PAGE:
Since 2011, the Syrian regime has used sexual violence against female detainees to extract information and confessions or to revenge the actions of male relatives. Many female detainees are sexually harassed during body inspections at government detention centres. The regime also resorted to the services of thugs to rape women during raids on civilian homes. In many instances, the whole family is raped as a form of collective punishment. One of the victims from Aleppo was a 25-year old unmarried student at Aleppo University. She was arrested in early 2014 while filming security forces near Aleppo University campus. After being held for eight months at the Military Intelligence Services in Aleppo where six officers raped her on daily basis, she was released after falling pregnant. One month later, she threw herself out of the window of a thirdfloor apartment in Hama. •
The great number of children who have perished in the Syrian conflict
is a strong indicator that more often than not, it is residential areas that come under fire. It is estimated that government forces killed 3,916 children in 2014 alone. Twentyseven children died under torture at detention centres. On 30th April 2014, a warplane bombed a school in Aleppo where 400 children were studying, killing 17 children and three adults. The siege imposed by the Government on Ghouta and Yarmuk refugee camp led to the death of 42 children in 2014. As food and medications became increasingly scarcer the number is set to increase. •
Targeting of personnel protected by international law
The Syrian Government have continued to target hospitals, health centres and pharmacies as well as hospital and medical workers who are subjected to torture, abductions, harassment and death. In 2014, more than 63 medical workers were killed. The month of May witnessed the death of 18 medical staff members, including seven doctors and two pharmacists. During the month of August, 21 medical workers were killed including nine doctors, one of whom died under torture. Other cases include the following: 1. On 28th January, Syrian army forces bombed Kafr Zeita Hospital. Most of the hospital’s equipment and operating theatres were destroyed.
67 2. On 15th May, warplanes bombed Jasem Hospital in Daraa destroying most of the building. The attack killed a doctor, three nurses and a child. 3. On 20th May, Syrian warplanes dropped an explosive barrel on Tel Rifaat field hospital in Aleppo destroying most of the hospitals façade and a warehouse housing oxygen tanks, medications and medical supplies. At least one medical worker was killed in the attack and 15 others injured. 4. On 28th July, Syrian forces bombed a medical point in the town of al-Nashabia in Rif Dimashq killing two doctors. 5. On 23rd August, Syrian warplanes bombed a hospital in al-Tabaka town in al-Raqqa killing four people, three of whom were doctors. 6. Iyad Hussein al-Homsi was a 45year old doctor who worked at al-Sharq hospital in Daraa and a field hospital in the town of al-Hirak. He was arrested at al-Sharq hospital and his family was notified of his death on 3rd August. 7. Mohammed Attfa was a 21-year old Child Counsellor at the Syrian Red Crescent in Homs. He was arrested on 3rd February 2013 at a checkpoint in Homs. During the first few months of his arrest his family learned he had lost most of his cognitive skills due to torture. He was declared dead on 4th July 2014.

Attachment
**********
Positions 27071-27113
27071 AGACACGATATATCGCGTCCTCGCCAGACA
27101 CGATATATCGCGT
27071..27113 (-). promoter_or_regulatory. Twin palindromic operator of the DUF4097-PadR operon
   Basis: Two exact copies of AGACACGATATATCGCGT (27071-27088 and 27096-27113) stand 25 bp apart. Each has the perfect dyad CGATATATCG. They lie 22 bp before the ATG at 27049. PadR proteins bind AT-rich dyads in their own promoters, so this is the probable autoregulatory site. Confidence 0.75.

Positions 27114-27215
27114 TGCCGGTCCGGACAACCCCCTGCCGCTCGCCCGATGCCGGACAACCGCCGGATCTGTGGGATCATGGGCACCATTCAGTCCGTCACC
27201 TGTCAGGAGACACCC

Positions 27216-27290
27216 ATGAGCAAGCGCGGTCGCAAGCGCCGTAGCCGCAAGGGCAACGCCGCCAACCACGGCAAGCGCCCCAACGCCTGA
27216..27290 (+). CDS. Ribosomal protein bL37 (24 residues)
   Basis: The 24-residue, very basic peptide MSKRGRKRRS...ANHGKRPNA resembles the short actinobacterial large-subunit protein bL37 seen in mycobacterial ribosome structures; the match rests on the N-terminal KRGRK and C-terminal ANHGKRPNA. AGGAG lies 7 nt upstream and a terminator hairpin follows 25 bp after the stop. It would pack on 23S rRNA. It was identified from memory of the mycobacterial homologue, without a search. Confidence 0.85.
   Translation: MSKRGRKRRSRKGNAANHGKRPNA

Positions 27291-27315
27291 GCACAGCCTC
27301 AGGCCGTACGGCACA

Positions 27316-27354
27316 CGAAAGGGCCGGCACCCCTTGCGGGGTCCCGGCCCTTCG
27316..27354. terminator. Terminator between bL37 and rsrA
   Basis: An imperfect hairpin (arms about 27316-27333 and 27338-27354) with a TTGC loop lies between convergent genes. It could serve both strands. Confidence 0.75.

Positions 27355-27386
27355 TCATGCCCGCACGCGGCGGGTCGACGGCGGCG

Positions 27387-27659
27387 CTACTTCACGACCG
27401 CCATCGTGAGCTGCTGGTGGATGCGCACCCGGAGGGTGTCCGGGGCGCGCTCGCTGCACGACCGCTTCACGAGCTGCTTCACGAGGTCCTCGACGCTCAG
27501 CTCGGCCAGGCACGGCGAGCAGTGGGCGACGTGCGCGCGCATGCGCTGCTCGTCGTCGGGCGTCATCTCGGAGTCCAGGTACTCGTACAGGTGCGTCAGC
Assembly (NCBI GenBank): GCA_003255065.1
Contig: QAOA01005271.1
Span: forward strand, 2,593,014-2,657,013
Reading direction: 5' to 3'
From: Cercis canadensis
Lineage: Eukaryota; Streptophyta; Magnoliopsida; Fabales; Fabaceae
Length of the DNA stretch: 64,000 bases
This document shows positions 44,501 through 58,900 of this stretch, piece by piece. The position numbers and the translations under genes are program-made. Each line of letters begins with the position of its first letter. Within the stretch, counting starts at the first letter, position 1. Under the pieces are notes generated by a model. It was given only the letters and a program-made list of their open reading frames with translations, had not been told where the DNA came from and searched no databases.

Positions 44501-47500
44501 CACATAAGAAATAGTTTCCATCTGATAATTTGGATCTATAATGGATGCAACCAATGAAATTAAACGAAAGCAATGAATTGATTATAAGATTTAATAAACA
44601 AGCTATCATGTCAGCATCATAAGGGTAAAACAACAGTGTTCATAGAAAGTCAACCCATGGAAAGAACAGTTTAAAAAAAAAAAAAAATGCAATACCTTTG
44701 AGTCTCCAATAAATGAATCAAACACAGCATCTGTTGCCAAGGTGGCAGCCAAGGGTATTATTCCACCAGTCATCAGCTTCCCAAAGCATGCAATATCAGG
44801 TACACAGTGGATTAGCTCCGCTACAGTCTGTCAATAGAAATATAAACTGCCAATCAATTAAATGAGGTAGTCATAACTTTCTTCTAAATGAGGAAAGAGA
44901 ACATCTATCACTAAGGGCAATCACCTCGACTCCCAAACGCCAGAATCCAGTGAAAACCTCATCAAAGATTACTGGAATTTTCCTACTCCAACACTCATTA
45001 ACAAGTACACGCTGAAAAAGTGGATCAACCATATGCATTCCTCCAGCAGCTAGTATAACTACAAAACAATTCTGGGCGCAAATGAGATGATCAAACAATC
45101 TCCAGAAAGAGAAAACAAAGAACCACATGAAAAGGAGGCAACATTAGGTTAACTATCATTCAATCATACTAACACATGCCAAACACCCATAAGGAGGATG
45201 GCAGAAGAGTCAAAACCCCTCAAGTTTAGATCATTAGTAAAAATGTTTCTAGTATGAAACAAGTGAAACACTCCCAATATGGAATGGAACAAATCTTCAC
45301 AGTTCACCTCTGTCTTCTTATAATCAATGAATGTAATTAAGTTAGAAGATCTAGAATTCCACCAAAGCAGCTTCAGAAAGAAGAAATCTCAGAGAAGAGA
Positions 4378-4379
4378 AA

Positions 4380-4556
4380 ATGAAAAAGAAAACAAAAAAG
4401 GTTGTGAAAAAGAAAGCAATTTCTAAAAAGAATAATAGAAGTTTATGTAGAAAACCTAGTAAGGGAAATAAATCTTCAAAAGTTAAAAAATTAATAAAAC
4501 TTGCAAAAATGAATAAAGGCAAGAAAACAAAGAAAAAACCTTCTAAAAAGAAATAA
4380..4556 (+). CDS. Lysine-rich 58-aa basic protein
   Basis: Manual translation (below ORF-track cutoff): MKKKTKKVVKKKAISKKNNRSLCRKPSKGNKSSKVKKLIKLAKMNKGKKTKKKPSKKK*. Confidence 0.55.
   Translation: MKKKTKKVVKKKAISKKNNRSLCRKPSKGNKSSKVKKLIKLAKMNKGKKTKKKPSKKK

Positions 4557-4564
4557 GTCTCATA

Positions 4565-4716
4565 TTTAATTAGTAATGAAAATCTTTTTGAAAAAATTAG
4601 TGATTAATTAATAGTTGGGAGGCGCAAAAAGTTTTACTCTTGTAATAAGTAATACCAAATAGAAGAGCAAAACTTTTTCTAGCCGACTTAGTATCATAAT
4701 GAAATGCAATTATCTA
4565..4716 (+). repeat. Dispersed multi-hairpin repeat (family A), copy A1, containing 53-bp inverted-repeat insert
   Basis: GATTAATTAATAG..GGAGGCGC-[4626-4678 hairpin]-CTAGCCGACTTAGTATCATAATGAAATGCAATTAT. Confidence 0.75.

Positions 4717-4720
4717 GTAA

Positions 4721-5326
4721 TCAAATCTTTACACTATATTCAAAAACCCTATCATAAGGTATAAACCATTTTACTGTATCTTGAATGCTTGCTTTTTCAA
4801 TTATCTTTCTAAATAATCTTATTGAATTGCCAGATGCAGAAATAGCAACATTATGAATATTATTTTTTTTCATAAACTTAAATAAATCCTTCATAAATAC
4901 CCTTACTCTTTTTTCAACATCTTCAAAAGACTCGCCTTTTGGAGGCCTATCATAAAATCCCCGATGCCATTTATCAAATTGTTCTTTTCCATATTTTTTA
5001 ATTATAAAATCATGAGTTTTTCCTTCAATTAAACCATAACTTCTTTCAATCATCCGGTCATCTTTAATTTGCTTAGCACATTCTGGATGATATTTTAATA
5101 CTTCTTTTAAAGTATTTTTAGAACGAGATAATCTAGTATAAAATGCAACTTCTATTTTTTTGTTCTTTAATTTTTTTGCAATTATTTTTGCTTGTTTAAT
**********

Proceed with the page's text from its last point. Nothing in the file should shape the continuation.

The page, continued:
Targeting places of worship
Syrian government forces have also deliberately targeted places of worship such as churches and mosques, targeting religious and cultural workers. On 17th January, government forces bombed Madira Mosque in Rif Dimashq killing 19 civilians, including two children. On 16th April, Syrian warplanes bombed the Lady of Peace Church in Homs inflicting grave damage on the building. On 27th April, al-Omari Mosque in Busra al-Sham was shelled by the Syrian army, which resulted in the destruction of its historic minaret. •